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REALITY CHECK with James Campion
THE BLESSED RIGHT OF DISSENT


Here's a juicy one.
Yesterday the Supreme Court ruled that although abortion protestors in many annoying and wacky ways have and do tend to break the law, the act of their protest and its ill effects on clinics does not constitute a crime.

The always entertaining, and highly hypocritical National Organization of Women, joined by two abused abortion clinics, tried to apply the 1970 established federal Racketeer Influenced and Corrupt Organizations Act to prevent these protests. The Supreme Court had previously ruled that RICO could be applied to abortion protesters, ignoring the very spirit of the US Constitution's First Amendment, a continued favorite and oft-dissected subject in this space since the autumn of 1997.
Speaking for the nation's highest court, Chief Justice William H. Rehnquist, wrote that racketeering laws require a conclusion that someone has committed an underlying crime, in this case extortion. The court reversed a lower court ruling on that point, finding that protesters did not extort money or valuables from the clinics when they tried to disrupt business.

Disrupting is all part of civil disobedience, a cherished right of this republic and ostensibly the advertising campaign on invading another government half a planet away.
Dissent is always a sticky subject in political realms. That is why the law is the best place to settle it. And it is why this space has always espoused that although you may hail from one side of the ideological fence or the other, at some point you have likely tried to illegally halt it.
For example, Right Wingers, especially those mired in the fundamentalist ring, have constantly heaped their moral outrage on rap music or violent movies and video games, or any form of art or commentary that might afflict their fragile belief system. Yet, these are the same ones who today cheer the ruling of the high court.

Hypocrisy.
Even those who do not wave the Bible at free expression, choose to wave Old Glory when trying to halt dissent. The asinine call for anti-war protestors to cut the act is blatantly un-American in every way. The paradox is stunning. People defending this country's government in every move it makes foolishly define this as patriotic, when it is merely ideological and sickeningly political. And even if the anti-war protestors are also politically motivated, having outwardly defended the government's foreign butting-in when another ideology was in charge, does not mean they should not continue.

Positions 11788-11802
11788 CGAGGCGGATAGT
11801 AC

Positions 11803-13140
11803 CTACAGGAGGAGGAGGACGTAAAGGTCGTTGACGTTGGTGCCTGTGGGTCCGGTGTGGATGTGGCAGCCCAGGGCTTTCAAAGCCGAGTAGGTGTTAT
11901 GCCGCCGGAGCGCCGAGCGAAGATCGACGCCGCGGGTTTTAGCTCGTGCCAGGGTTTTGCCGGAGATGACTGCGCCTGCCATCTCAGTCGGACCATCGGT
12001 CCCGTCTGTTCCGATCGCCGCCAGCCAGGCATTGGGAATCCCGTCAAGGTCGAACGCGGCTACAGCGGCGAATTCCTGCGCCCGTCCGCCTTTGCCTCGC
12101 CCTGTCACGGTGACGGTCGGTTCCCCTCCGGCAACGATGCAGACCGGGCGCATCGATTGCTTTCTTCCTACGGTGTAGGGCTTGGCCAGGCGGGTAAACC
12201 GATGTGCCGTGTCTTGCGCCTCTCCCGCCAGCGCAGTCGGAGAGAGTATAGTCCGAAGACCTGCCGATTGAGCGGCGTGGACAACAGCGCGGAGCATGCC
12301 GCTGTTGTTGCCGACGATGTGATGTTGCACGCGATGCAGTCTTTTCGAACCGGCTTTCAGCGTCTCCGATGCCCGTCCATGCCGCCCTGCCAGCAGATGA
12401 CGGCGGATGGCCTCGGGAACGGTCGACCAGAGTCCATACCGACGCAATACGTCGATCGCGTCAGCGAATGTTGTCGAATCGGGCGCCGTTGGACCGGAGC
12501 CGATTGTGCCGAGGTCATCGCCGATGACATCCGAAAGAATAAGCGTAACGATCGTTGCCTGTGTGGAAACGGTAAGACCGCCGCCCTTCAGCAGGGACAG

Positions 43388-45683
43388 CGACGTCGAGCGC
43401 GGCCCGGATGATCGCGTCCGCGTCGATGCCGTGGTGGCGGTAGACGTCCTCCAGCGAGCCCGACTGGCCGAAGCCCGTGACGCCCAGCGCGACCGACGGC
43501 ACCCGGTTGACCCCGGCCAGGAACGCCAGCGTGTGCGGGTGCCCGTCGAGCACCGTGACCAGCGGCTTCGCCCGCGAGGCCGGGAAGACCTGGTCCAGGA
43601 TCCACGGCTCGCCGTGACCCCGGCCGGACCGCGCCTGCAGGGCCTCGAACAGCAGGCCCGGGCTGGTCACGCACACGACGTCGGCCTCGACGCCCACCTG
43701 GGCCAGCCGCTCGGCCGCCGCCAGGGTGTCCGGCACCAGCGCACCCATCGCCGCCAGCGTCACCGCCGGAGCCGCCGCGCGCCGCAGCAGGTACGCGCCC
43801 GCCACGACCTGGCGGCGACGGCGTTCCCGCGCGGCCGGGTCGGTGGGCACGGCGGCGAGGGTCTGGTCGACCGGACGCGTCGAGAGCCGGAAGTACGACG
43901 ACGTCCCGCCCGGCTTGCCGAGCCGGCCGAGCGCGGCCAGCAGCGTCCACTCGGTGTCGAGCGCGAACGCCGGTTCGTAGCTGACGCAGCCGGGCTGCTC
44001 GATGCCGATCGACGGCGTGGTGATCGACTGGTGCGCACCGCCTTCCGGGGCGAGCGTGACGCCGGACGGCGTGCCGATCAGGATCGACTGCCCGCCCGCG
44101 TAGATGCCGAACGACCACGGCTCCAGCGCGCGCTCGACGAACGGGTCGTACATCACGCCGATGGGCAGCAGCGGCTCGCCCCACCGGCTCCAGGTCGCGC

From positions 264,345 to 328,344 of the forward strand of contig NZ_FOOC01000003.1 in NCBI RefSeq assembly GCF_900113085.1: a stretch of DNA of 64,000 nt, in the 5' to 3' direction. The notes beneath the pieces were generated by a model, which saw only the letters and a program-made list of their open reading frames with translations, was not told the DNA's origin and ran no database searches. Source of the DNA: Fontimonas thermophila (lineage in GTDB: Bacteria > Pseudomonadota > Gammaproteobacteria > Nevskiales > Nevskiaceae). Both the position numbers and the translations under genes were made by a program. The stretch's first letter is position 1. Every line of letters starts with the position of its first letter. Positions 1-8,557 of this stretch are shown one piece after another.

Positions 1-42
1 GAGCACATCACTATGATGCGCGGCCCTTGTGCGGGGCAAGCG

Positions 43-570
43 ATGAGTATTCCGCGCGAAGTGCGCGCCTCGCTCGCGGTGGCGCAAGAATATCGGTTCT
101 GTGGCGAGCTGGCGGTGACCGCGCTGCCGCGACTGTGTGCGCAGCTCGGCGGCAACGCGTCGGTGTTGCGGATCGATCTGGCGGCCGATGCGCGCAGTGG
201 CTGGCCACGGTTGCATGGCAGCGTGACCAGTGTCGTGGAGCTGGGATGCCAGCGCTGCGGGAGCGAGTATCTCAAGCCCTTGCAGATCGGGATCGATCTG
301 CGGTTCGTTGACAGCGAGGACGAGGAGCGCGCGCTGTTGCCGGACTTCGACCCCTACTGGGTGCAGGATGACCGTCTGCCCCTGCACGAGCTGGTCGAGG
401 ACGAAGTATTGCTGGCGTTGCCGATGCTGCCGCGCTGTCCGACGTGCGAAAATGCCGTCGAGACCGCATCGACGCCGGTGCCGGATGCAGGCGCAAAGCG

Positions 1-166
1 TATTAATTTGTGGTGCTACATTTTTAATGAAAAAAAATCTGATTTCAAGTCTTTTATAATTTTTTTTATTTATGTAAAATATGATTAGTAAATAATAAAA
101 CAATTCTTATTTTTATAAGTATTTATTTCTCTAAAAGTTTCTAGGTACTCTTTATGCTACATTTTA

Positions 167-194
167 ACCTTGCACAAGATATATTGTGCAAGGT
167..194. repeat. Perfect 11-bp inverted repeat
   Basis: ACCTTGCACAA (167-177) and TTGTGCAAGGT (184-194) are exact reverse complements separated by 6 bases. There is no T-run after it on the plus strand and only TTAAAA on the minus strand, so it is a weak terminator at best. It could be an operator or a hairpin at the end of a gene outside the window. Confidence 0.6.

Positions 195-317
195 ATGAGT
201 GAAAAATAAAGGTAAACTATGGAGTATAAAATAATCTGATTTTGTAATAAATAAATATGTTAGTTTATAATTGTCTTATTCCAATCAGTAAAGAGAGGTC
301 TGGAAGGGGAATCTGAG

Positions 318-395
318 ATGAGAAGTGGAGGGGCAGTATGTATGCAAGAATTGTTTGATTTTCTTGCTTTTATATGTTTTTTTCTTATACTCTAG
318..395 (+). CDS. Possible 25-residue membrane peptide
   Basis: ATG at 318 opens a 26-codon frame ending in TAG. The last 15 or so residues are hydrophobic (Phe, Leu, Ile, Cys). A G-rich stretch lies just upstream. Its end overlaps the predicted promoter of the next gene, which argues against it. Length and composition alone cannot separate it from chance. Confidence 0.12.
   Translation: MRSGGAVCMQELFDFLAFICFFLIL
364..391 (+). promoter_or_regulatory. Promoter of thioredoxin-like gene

And don't even get me started on the burning of the flag. If I buy a flag and want to burn it, you bet your ass I will. Fucking stop me. No one stops the KKK or the American Nazi Party or the NRA or the Catholic Church or NAACP or NAMBLA or any other configuration of letters.
Now those hailing from the Left Wing are all the rage when they are busy throwing blood on furs and burning down circuses, sleeping in trees and lying down in front of military camps. Sure, that's okay, but mucking up the flow of abortions is deplorable.

Hypocrisy.
Protesting against abortion does not mean shooting doctors or bulldozing buildings. We don't need racketeering laws to stop that. Those fall under well-covered categories. The idea that NOW, completely silent during the Clinton woman-hating scandals, has some set of rocks here.
If not for dissent and protest, they would be nothing more than an offshoot of the Girl Scouts; how they got away with denying someone's right to protest in the first place is beyond comprehension.
The right to peaceful protest and civil disobedience is the only voice of a people that is supposed to be the final voice in its government and its society at large.

One person's enemy is another's cherished icon. The issue is not how you think, but that you are able to do so, and express it within the boundaries of the law, not good taste, religious moralities, silly traditions or how much it pisses someone off.

© James Campion March 2003

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email: realitycheck@jamescampion.com

jamescampion.com
(Log and on and buy James's brilliant collection of essays about contemporary Americana FEAR NO ART)

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